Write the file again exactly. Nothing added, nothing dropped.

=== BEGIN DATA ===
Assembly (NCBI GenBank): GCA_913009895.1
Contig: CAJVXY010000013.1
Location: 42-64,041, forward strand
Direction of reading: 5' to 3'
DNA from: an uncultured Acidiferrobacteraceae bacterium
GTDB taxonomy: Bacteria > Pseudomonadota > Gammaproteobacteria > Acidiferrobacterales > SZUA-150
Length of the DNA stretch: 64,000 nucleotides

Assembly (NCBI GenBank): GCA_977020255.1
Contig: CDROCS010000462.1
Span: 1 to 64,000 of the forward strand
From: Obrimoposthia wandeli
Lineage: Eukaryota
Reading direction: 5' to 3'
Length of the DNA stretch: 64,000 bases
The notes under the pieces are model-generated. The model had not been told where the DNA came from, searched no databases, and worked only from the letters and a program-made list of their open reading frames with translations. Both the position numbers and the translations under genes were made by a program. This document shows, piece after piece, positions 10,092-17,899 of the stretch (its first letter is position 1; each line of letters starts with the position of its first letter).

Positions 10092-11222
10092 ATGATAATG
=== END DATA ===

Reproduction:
Assembly (NCBI GenBank): GCA_913009895.1
Contig: CAJVXY010000013.1
Location: 42-64,041, forward strand
Direction of reading: 5' to 3'
DNA from: an uncultured Acidiferrobacteraceae bacterium
GTDB taxonomy: Bacteria > Pseudomonadota > Gammaproteobacteria > Acidiferrobacterales > SZUA-150
Length of the DNA stretch: 64,000 nucleotides

Assembly (NCBI GenBank): GCA_977020255.1
Contig: CDROCS010000462.1
Span: 1 to 64,000 of the forward strand
From: Obrimoposthia wandeli
Lineage: Eukaryota
Reading direction: 5' to 3'
Length of the DNA stretch: 64,000 bases
The notes under the pieces are model-generated. The model had not been told where the DNA came from, searched no databases, and worked only from the letters and a program-made list of their open reading frames with translations. Both the position numbers and the translations under genes were made by a program. This document shows, piece after piece, positions 10,092-17,899 of the stretch (its first letter is position 1; each line of letters starts with the position of its first letter).

Positions 10092-11222
10092 ATGATAATG